Weather Forecast


Columns: Boys, girls, everyone can learn more about birds

Editor’s note: Former longtime Daily Globe Editor Ray Crippen died Dec. 27, 2015. We will continue to publish previously run “Isn’t That Something” columns on Saturdays, until further notice, as a tribute to Crippen and his knowledge of local and regional history. The following column first appeared March 17, 2007.

WORTHINGTON — It is hard to know what to call people any longer.

When talk is of women — that’s it. Women.

I mean, it is not thought right to say, “Ladies,” any longer. Ladies aids and ladies auxiliaries long ago became women’s associations. Something like that.

Of course you don’t say dames, even if you thought, “There Is Nothing Like a Dame,” was a great song, even if some dame sang it right along with you. Ames-days. Broads — oh — I am SO sorry! Truly.

Women most certainly are not girls. There are no girls in front offices any longer. No more gals. Even girls are not girls. They also are not young ladies. If you want to summon a troop of Brownie Scouts you say, “Hey guys —”

The guys — I mean now the boys — boys are youths. Except, I guess, for Boy Scouts.

Children. There are no children. A mother’s children are her kids, though teachers in the long-ago said, “Not! Not kids! Kids are baby goats.”

I am getting into deep water and I am sinking.

Change the subject.

I was talking not long ago to a small group of — I would have said boy and girls. I suppose I may say, “Kids.” All right. I was talking to some kids.

I talked to one of the kids (a boy), a bright kid and a good kid. I learned he did not know what a meadow lark is. He never heard a lark sing.

I asked the bunch — the group — none of them knew what a meadow lark is, either. It turns out not one of them ever heard a rooster crow. Several of them never have seen a chicken. They eat chicken (not a favorite), but they have never seen or heard live chickens.

There is a disconnect here that troubles me, although it seems not to trouble others. More than I ever realized, I came from “bird people.”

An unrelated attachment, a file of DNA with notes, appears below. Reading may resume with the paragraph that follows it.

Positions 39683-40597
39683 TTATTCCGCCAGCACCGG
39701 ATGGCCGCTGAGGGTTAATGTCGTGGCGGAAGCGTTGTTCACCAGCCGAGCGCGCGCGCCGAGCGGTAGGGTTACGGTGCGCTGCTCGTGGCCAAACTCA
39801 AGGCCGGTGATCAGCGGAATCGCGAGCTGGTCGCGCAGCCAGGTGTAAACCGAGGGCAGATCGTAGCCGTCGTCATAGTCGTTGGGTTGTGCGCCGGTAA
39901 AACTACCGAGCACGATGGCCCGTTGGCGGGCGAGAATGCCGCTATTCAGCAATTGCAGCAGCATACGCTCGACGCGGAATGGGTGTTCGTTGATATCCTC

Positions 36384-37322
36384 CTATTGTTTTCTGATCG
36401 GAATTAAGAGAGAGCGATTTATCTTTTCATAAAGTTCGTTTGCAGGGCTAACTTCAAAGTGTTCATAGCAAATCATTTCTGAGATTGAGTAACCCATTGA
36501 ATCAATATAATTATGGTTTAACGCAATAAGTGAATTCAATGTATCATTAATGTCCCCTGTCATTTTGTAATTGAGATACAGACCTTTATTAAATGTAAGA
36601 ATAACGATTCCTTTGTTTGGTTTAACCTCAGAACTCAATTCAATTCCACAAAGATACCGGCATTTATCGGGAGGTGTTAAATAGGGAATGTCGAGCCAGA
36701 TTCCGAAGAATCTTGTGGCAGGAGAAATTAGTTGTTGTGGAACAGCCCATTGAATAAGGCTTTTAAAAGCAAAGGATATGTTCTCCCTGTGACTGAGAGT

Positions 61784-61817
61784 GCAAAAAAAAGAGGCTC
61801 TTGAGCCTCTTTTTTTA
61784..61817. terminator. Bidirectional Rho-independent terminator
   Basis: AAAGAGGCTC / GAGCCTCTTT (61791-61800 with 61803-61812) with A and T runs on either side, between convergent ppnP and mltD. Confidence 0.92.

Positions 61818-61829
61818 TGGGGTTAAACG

My dad told of prairie chickens and of hunting prairie chickens. (Kids: prairie chicken is a bird you have not eaten, a bird you do not see in these parts any longer.) My mother, reared on a farm, won six chicks in a promotion at a Worthington retail store one spring. We raised six chickens that summer.

There are people who are excited by birds. One recent column recalled a brown pelican which was seen last summer on Spirit Lake. That sighting stirred excitement, but not even approximately the excitement stirred by the green-tailed towhee which spent the winter at Mountain Lake. The towhee had the attention of 27 newspapers, 16 television stations and (truth) hundreds of area people — women and kids and guys. All such.

I started a project. What birds do you guess were in our corner of the world when settlers first arrived? Really, this was not a great long time ago.

There were no pheasants, of course. Ringneck pheasants came in the late 1920s.

What about robins? We watch closely for the first robin each spring. There is no mention of robins in early records. Anyway, there were no trees. Would robins come for a summer season to a treeless land where grass grew six feet high? How would they find worms?

There were great blue herons. Hence, Heron Lake. Hence, Okabena, which means Nesting Place of Herons.

Lewis and Clark, who kept careful records of birds and who moved along the Missouri River past present-day Sioux City and Yankton, reported finding the waterfowl we see today but they did not see the jays or the finches or the larks. O.E. Rolvaag, the pioneer author who traveled our region in a covered wagon, said there were no chickadees or thrushes, flickers or wrens.

There was a man at Fairmont — Arthur Moro — who wrote of birds he saw on this prairie in 1876. Geese and ducks and sandhill cranes.

“There were also many small birds,” Moro wrote. “Of these there was a great variety. Their colorings — red, blue, green or yellow — were most attractive. So were their songs. But these gentle and beautiful little birds were gradually driven away by the more sturdy, quarrelsome, voracious, combative, and ugly sparrows.”

I wish the kids — the guys — the youths — knew of these things. I wish kids could hear a rooster crow.